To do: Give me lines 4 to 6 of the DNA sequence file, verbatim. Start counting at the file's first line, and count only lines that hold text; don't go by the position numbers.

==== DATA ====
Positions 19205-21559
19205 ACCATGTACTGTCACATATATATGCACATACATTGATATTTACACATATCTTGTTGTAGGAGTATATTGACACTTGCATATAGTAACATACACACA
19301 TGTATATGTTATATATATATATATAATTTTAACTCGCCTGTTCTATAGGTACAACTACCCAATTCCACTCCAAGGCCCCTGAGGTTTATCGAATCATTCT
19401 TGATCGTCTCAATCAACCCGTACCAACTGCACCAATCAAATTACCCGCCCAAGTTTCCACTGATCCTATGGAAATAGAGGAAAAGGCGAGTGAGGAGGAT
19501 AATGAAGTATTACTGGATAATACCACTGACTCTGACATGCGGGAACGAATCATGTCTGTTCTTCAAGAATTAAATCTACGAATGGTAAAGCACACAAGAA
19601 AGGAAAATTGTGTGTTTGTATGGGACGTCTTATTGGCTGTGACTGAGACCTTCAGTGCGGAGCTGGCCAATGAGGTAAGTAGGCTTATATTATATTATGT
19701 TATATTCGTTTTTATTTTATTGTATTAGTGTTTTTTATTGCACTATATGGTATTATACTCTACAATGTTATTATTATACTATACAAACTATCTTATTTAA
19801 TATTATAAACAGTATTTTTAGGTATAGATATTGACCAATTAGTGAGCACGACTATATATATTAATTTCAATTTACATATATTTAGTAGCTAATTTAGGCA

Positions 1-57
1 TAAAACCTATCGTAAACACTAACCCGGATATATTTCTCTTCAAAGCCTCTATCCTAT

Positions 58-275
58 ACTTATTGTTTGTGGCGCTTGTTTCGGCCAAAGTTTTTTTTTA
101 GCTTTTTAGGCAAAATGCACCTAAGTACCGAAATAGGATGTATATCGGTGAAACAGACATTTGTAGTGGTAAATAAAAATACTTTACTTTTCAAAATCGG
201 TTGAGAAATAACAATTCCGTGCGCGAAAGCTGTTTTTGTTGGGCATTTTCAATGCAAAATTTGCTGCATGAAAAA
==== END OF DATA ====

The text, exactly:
19401 TGATCGTCTCAATCAACCCGTACCAACTGCACCAATCAAATTACCCGCCCAAGTTTCCACTGATCCTATGGAAATAGAGGAAAAGGCGAGTGAGGAGGAT
19501 AATGAAGTATTACTGGATAATACCACTGACTCTGACATGCGGGAACGAATCATGTCTGTTCTTCAAGAATTAAATCTACGAATGGTAAAGCACACAAGAA
19601 AGGAAAATTGTGTGTTTGTATGGGACGTCTTATTGGCTGTGACTGAGACCTTCAGTGCGGAGCTGGCCAATGAGGTAAGTAGGCTTATATTATATTATGT